I’m going to try something new which is writing about a book I’ve recently read. Granted, schoolwork makes me read four or five a month, and once I’ve got my diploma in hand in late summer, I won’t read as much. But I will try to get at least one book a month read and write my thoughts about it. They say a writer must read, and I reply, who has the time to write AND read? Yeah, that excuse never worked in school, either.
In November, I finished a class on writing for young adults. I picked a book off a list to read for my final paper by using the tried and true method of drawing names from a hat—I ended up with Whirligig by Paul Fleischman.
Without revealing the plot (because the Amazon and Goodreads reviews do enough of it), I want to focus on what I learned while reading it.
First, the category of “young adult” doesn’t mean only teenagers will be able to relate to the narrative in the book. Many of the thoughts and insecurities of the teen character still rang true to the mental discussions I have with myself each day as a middle-aged adult. In the end, I think we should almost get rid of the “young adult” moniker and merely reveal the ages of the characters on the back cover because many folks overlook good stories due to its categorization.
Second, a so-called “kid book” made me cry--no, bawl. The growth of the character meant so much to me that I got emotionally invested in his journey because in some ways, his journey was mine, too. No, not the subject matter in the plot, but the process of figuring out the world. We each have to go out there and try, and by doing so, we learn how to become ourselves.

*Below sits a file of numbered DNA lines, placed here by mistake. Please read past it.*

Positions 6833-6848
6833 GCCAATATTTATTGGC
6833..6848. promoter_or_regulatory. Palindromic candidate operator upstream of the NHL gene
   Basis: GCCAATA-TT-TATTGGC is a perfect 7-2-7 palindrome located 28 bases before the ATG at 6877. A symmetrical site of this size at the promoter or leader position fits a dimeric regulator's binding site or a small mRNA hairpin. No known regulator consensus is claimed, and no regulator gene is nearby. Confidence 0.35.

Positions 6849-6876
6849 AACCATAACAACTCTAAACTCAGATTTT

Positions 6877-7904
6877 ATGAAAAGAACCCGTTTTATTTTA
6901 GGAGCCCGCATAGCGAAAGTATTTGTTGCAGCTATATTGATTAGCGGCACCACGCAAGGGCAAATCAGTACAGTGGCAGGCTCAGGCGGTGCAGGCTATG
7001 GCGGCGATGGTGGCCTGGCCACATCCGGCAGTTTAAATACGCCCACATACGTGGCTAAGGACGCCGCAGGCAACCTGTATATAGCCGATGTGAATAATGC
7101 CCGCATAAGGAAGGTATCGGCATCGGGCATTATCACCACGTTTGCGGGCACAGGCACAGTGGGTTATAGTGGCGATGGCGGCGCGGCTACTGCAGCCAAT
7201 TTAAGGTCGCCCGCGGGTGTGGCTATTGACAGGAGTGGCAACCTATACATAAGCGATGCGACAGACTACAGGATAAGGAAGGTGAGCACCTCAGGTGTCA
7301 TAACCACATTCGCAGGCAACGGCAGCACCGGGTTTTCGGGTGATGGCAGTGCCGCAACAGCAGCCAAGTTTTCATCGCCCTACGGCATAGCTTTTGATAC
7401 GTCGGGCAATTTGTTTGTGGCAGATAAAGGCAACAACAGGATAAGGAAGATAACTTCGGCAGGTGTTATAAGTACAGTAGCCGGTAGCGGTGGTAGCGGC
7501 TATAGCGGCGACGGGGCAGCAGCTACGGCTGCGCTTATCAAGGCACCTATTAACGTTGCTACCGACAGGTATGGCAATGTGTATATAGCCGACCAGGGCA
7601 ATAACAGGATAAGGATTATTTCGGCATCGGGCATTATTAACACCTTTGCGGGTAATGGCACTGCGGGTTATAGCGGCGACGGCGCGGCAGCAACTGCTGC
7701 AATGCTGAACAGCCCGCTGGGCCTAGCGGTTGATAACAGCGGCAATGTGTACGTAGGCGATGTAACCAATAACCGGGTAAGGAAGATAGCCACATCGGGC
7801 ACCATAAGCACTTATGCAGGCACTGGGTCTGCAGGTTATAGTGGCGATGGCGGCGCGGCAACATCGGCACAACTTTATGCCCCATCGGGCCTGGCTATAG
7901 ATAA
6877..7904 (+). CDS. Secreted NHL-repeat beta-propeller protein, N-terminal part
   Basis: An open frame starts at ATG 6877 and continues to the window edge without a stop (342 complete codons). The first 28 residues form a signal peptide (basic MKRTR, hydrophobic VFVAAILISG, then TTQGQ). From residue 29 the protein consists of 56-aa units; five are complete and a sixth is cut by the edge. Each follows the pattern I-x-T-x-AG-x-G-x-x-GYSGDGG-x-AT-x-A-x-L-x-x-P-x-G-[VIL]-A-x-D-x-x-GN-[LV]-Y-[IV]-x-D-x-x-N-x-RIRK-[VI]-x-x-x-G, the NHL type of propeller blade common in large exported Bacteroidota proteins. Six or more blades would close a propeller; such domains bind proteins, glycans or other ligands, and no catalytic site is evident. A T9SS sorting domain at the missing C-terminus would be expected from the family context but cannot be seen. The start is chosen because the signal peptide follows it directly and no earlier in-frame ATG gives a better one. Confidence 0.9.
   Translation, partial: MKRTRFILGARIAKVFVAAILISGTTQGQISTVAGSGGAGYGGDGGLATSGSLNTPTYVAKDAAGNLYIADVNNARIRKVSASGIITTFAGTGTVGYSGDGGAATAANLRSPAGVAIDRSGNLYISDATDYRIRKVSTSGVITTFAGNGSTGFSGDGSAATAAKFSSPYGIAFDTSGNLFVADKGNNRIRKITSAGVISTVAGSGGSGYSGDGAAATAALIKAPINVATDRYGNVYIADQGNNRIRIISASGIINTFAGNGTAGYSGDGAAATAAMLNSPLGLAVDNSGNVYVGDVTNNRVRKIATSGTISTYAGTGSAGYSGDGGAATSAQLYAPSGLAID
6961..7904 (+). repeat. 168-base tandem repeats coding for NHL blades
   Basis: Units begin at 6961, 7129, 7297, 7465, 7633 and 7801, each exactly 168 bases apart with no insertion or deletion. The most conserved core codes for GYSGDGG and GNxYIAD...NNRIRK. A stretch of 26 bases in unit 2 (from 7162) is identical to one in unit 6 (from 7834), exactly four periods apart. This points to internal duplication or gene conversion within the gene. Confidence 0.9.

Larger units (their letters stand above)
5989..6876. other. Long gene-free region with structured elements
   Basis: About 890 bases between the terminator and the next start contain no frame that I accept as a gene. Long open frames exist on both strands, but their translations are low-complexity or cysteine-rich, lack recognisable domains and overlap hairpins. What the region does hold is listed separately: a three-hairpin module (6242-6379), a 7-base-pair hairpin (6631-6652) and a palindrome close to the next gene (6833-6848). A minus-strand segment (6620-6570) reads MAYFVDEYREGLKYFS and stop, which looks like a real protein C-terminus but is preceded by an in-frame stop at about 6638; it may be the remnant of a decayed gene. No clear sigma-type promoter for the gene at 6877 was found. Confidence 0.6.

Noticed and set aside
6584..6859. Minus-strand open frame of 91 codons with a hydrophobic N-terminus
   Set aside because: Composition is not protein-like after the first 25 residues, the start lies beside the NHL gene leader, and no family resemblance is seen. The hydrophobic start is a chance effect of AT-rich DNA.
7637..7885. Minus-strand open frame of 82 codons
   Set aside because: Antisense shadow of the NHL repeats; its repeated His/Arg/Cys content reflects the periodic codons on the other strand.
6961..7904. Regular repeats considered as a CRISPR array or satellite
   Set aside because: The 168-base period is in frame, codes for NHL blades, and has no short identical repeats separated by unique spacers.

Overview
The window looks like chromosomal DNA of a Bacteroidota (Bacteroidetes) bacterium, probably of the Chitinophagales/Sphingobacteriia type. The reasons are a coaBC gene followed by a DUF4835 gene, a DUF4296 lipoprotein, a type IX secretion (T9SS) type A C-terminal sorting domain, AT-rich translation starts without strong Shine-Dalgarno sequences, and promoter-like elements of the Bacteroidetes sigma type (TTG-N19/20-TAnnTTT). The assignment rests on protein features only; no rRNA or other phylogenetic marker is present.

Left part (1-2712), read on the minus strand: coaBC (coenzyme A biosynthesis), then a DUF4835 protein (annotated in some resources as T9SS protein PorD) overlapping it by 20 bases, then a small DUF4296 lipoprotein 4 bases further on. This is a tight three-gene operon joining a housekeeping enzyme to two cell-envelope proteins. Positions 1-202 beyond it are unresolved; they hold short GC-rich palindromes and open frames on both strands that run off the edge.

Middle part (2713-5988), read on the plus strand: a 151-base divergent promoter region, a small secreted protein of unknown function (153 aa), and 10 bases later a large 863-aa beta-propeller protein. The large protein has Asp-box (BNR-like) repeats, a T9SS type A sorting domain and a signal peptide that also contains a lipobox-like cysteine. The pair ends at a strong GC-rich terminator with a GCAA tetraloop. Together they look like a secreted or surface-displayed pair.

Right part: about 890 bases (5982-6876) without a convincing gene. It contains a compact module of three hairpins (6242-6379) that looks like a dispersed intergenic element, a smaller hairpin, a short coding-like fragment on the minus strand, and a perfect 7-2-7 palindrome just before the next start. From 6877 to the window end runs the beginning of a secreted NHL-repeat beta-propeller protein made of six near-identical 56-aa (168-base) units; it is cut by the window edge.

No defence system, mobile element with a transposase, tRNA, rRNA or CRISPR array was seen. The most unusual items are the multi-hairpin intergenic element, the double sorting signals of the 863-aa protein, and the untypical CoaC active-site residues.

Finally, I need to give credit to my parents for giving me a stable environment to grow. I didn’t have serious issues to deal with as a teen, just the normal insecurities about my growing body, learning how to maneuver in the ever-changing social scene of high school, and planning for my future. The whole time my parents let me make my own decisions, but they monitored everything to ensure I had a safe place in which to make mistakes. After reading this book and seeing in the reviews how much it helped kids through their own problems, I can’t comprehend how youngsters deal with some of the serious issues they face today.
Usually, I’m pretty picky when it comes to rating something. Whenever I get an end-of-course survey, a good professor is lucky to get a 4 out of 5 from me. So, when I say this book deserves 5-stars, that means something. Give it a shot—I know you’ll find something to relate to in one of the chapters.